The Little Old Lady at the End of Our Road

I would like to introduce you to the old lady at the end of our road.

Nani runs a little tin shack shop; she sells all sorts of stuff, from little cakes to shampoo, from cigarettes to biscuits.  Not that I have ever seen anyone buy anything from her shop, but the quantity of stock is definitely increasing, which I hope means business is doing is well.

Nani is normally in her shop in the mornings and evenings as we walk to and from work.  We seem to have the same conversation every time, normally about what we ate for breakfast and her insisting that we take a little cake.  Nani looks after us, tugging at our scarves and tops to make sure that we are properly turned out; she is always delighted when we wear salwar kameez or sari, saying that we look like beautiful birds.  She holds our hands, strokes our hair and kisses our faces – I’ve not seen this level of physical contact anywhere else during my time here but it’s nice to feel that affection.

Nani doesn’t know how old she is – a very common phenomenon in Bangladesh – but I guess she is in her eighties.  She is tiny, the top of her head barely reaching my shoulder, with a beautiful smile that shows off her remaining, beetle-nut stained teeth.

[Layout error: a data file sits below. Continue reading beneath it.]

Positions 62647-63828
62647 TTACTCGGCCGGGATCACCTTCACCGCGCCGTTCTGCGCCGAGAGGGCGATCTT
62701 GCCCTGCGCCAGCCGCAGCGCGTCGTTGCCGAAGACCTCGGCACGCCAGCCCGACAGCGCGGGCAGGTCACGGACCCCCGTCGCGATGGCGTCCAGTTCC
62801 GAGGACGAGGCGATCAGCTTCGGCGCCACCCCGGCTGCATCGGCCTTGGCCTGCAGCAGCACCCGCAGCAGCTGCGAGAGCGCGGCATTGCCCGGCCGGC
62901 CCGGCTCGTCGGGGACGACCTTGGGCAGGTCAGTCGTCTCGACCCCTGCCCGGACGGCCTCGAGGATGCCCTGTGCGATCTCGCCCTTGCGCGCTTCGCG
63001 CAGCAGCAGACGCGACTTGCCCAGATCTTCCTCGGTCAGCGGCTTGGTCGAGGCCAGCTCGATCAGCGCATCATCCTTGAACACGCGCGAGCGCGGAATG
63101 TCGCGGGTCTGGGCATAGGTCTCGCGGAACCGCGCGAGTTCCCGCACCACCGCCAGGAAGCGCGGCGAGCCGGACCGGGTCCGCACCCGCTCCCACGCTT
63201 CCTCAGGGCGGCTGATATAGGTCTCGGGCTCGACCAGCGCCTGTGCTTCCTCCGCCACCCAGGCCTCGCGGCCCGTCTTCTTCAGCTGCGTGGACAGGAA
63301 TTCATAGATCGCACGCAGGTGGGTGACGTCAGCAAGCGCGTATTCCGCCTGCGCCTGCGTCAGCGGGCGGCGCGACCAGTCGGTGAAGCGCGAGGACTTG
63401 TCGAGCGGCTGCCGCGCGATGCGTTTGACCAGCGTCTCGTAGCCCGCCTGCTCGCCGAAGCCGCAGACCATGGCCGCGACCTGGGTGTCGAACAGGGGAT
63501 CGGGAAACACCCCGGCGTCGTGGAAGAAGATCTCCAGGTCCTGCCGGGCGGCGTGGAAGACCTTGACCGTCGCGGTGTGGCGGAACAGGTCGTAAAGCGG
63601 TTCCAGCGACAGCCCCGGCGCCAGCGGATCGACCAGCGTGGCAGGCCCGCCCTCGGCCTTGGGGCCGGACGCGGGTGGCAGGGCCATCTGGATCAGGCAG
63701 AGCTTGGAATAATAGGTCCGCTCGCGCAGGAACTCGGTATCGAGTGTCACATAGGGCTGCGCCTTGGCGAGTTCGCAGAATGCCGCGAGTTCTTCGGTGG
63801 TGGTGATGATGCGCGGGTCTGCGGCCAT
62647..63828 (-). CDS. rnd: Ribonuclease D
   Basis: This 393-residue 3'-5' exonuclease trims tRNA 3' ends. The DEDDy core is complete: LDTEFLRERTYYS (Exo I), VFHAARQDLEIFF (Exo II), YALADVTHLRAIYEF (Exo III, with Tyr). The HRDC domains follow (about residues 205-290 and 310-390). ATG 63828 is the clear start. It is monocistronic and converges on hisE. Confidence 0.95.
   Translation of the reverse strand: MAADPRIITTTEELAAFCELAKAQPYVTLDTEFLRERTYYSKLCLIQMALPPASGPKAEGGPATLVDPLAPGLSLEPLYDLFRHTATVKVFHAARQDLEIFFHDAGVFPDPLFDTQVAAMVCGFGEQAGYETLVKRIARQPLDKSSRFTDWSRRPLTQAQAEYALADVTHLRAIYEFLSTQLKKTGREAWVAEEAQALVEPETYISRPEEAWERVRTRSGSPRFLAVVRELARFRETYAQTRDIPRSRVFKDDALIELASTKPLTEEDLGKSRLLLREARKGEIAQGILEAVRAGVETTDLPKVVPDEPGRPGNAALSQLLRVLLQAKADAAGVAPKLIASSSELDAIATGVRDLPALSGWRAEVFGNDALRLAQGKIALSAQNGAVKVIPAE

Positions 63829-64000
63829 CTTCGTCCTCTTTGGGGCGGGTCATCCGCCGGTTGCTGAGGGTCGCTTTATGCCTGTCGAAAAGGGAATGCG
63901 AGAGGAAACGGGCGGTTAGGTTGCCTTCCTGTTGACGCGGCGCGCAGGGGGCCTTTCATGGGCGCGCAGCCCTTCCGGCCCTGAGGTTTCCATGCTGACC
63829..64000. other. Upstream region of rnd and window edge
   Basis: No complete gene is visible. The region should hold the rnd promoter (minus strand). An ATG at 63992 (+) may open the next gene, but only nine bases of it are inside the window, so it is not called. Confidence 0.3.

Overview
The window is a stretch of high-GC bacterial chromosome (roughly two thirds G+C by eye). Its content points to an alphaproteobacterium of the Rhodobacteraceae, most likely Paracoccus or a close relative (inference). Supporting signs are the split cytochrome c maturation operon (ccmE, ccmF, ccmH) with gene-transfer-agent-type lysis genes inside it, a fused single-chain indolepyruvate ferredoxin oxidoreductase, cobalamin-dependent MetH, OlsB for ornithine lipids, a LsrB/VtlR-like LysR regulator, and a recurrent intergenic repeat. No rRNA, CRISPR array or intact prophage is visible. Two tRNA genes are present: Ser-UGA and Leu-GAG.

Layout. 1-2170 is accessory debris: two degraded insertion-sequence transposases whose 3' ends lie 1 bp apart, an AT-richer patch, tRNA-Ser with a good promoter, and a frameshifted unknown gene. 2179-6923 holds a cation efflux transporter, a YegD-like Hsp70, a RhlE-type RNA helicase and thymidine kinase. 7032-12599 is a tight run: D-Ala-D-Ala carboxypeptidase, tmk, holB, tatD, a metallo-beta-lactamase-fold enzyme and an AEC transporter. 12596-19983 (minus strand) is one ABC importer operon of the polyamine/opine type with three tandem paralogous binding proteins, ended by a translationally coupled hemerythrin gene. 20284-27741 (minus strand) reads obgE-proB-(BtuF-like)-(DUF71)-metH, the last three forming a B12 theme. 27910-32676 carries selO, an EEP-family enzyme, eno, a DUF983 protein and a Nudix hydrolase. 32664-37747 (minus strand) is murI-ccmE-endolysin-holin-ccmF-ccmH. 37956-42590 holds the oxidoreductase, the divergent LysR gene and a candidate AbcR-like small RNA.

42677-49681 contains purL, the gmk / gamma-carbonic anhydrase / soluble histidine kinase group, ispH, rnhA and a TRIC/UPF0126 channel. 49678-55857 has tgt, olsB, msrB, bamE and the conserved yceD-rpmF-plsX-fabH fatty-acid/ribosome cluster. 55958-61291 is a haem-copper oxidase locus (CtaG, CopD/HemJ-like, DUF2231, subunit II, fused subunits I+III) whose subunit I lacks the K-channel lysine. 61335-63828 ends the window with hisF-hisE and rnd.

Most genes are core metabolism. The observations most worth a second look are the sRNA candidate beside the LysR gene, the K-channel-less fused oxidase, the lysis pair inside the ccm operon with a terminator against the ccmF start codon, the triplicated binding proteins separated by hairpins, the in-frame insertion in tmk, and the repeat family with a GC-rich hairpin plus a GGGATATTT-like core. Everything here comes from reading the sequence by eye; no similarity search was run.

Her husband died about two years ago, something that still clearly upsets her as she often, and suddenly, breaks down in tears as we are speaking with her.  She has an incredibly large family of daughters, daughters-in-law and grandchildren.  It’s actually hard work keeping up with all her relatives but there is normally at least one at the shop when we stop by.

The shop used to be her husband’s.  When he died, some of her family members told Nani she should keep running the shop so she had independent income, to prevent her daughters-in-law, some of whom she lives with, from starving her.  Apparently, this is a common practice in rural Bangladesh.  It’s traditional for parents to live with their sons’ families and when the patriarch dies, the old ladies are neglected.  There is a noticeable absence of old men in the village; I have met a lot of Nanis and Dadis (maternal and paternal grandmothers) but only one grandfather.  Life expectancy for women is normally higher than men, especially in a country where the men have a life of hard labour.  But old women are generally not respected or considered useful so are frequently neglected, especially when they become too old to work.

It’s a sad reminder of how women are viewed by society here.  But it’s also a reminder of the tenacity of a little old woman, who is running a little shop on her own, who smiles so you can see her soul and who always offers cakes to the three ‘bidishi’ (foreigner) girls walking past.

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